Spirit was beside herself, she was so happy.  They became fast friends and played and ran (Kozy was much faster) and ran until total exhaustion every morning for a week.  And we became fast friends with Kozy’s mom, Kay, a wonderful lady who told us so much about Cody, where to go and what to do.  And she had a great sense of humor so we enjoyed our morning visits too.  Kay nicely brought Kozy every morning so Spirit could be with her friend.

Spirit and Kozy waiting to chase a ball.
Kay also educated us about Mexican hairless dogs, and that there aren’t many in the U.S., and about Kozy specifically.  You see, Kay adopted Kozy from a woman’s prison just outside of Cody where there is a program for the prisoners to raise puppies and train them to be good pets and then they are adopted.  So Kozy grew up in the prison and Kay saw an ad in the local paper for Kozy who was available to be adopted.  So she went to the prison and a guard handed Kozy to her in a kennel and Kay took her home only to realize what a funny little dog she was.  Kay said Kozy makes her laugh all of the time and Kozy also shares her home with a cat and a parrot.

Spirit always tried to get Kozy to swim or at least chase her in the water but Kozy hung on
tight to the shore.

Kozy, because she is hairless, had to have sunscreen on and sometimes wore a light jacket but that didn’t seem to faze Spirit.  Kozy wouldn’t swim in the lake because maybe she was afraid of the water but Spirit would drag sticks and toys into the water to try to get Kozy to swim.  Once Kozy fell in and other times she would put her paws in the water but wouldn’t swim.  Guess that was OK with Spirit because she needed to cool off in the water and knew Kozy was waiting at the shore’s edge for more high speed running.  It was a sad day for Spirit when we had to move on from Cody and Kozy.  Every morning she would run to the door of the motorhome as if to say, “let’s go, I have to meet Kozy!”

We thank you Kay and Kozy for making Cody such a special experience for all of us.

Thursday, July 26, 2012

Mass Migration through Casper, Wyoming

Casper was a quick stop along our way back east across Wyoming as we made our pilgrimage to Cheyenne for the annual Frontier Days Rodeo.  We were not aware of that Casper was such an important crossroads for some of our nation’s most important migratory “trails” for early explorers heading to the American west.  Four important trails passed through the area - The Oregon Trail, California Trail, Mormon Pioneer, and Pony Express.  Men, women, and children who blazed these trails did so for remarkably different reasons, yet all were determined to achieve their goals whether they were religious, financial, opportunistic, or simply carrying mail.

While in Casper, I told Betsy I wanted to visit the National Historic Trails Interpretive Center and after a slight roll of her eyes she agreed.  The museum tells the story of the hearty people that crossed these four trails and the trials, tribulations, and hardships they suffered during their quest.  While we had heard of these trails, the Pony Express was the only one we knew much about.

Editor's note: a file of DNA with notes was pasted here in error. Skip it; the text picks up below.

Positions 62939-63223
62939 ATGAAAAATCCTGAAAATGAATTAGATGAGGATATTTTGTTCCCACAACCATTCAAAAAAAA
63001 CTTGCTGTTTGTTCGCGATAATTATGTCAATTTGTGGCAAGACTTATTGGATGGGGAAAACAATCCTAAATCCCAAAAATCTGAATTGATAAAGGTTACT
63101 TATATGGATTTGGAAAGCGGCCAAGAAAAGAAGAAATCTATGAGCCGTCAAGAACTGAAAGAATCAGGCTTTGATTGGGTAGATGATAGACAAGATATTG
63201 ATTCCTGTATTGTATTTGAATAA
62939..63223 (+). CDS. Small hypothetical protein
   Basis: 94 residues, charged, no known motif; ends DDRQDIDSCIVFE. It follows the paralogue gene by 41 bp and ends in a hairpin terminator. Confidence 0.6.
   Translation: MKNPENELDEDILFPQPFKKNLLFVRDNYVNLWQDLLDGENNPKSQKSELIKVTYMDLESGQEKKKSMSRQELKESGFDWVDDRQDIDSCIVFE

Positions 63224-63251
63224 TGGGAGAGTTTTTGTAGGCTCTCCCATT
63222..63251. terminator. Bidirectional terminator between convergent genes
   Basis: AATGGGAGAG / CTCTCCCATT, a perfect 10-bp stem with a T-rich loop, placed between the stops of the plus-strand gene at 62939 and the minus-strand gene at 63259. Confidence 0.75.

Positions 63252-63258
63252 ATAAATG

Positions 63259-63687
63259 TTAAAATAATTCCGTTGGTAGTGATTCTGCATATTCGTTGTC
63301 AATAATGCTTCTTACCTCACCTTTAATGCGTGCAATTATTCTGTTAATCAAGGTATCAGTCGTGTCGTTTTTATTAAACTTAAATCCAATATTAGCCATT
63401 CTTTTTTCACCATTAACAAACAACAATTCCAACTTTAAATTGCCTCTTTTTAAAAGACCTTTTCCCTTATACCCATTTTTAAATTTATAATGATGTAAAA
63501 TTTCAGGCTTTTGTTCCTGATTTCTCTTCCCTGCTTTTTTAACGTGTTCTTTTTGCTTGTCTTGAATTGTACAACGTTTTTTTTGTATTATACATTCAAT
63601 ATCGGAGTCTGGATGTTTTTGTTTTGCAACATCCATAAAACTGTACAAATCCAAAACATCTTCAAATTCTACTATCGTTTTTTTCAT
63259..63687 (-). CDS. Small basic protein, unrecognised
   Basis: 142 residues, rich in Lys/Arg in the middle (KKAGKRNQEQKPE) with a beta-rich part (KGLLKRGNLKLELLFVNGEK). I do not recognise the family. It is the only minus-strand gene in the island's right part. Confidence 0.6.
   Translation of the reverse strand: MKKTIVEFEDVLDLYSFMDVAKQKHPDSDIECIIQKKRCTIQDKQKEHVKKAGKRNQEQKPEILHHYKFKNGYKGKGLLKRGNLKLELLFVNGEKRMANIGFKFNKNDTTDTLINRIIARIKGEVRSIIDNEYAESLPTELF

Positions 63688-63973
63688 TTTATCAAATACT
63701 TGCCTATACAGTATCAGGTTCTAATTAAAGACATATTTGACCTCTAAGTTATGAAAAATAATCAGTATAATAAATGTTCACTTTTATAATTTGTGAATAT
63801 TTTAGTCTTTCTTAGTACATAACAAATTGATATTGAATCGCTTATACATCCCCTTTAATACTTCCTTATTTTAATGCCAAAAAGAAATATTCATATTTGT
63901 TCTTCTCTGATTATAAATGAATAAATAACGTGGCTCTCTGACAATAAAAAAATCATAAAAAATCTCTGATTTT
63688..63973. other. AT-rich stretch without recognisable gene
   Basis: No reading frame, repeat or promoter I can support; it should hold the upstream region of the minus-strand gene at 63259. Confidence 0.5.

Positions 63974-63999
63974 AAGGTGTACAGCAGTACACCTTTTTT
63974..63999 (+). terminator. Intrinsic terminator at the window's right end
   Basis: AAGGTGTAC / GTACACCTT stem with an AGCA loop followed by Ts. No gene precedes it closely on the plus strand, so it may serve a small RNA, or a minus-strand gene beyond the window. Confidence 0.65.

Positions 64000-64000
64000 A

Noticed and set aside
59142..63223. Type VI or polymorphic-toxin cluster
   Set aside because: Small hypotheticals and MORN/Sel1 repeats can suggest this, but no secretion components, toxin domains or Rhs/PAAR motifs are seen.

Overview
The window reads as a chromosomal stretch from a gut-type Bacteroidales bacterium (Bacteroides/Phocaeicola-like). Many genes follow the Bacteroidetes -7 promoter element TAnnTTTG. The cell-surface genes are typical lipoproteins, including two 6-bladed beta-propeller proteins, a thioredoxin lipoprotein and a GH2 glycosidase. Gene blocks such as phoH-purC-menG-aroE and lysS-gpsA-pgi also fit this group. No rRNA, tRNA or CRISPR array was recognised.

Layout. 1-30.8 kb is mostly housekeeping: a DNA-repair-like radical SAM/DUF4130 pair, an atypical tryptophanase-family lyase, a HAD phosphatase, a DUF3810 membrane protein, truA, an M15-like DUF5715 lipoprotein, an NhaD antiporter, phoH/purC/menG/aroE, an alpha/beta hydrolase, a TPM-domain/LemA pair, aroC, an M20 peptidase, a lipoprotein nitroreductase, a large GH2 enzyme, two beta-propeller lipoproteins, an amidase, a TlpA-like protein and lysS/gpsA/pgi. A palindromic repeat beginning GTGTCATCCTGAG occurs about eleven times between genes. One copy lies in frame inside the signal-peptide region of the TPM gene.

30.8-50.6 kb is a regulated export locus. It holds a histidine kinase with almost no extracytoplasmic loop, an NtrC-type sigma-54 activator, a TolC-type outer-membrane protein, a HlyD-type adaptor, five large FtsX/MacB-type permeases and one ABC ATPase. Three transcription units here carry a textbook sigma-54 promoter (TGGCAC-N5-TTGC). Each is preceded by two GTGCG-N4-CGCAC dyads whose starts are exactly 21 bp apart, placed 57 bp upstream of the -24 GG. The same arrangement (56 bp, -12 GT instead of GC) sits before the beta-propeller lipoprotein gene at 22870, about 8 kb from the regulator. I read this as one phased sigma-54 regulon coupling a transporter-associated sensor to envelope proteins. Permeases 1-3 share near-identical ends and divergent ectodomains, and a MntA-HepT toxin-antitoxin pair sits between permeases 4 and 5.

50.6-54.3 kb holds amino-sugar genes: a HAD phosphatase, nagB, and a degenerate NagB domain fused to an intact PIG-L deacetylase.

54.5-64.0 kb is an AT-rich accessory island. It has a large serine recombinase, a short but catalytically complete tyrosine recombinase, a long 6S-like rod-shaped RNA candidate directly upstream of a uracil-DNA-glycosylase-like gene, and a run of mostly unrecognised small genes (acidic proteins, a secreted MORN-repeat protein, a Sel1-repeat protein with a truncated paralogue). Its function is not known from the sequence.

The Rocky Mountains stood as a formidable barrier to those travelers who wanted to claim parts of the west.  Their strong will allowed them to find passages through the mountains.  The trickle of people walking across the barren lands, mountain passes, and rivers on foot carrying all their possessions started as a trickle but grew into a flood once passable routes were established. 

Nearly 500,000 emigrants, between 1840 and 1869, traveled west though Casper on these National Historic Trails.  In some cases, their foot trails paved the way for railroads and then highways.  The end of the trail era came in 1869 when the transcontinental railroad provided a safer, faster means of travel.  The ambition and actions of these brave individuals are an important part of American history. 

This museum turned out to be one of the finest that we have been to so far and even Betsy was really glad that we saw it.  She was amazed at the quality and all that we learned.

The museum has many interactive exhibits for adults and kids.  This was our favorite.  You take a seat inside the covered wagon and get a virtual 4-D experience as you cross the North Platte River.
From inside the wagon, a movie plays and the coach rocks back and forth as the oxen lurch and you cross boulders in the river.  
The decisions of what to take and when to leave were critical.  Space was limited so careful planning of supplies was of utmost importance.  Leaving too late would mean you would have to brave the harsh winters.  If you left too early, pastures would not provide nourishment for domestic animals and mean wild game was scarce.
The Mormons used hand carts to move their goods.  This exhibit lets you pull the cart and see how hard the task really was.
If you were lucky, you traveled by stage coach.
The Pony Express was in operation for just 19 months until the telegraph made it obsolete.
It took approximately 25 riders and 150 horses 10 days to get a message from Missouri to California.
Despite freezing weather, drowning, disease, and various other maladays 94% of the pioneers arrived at their destination.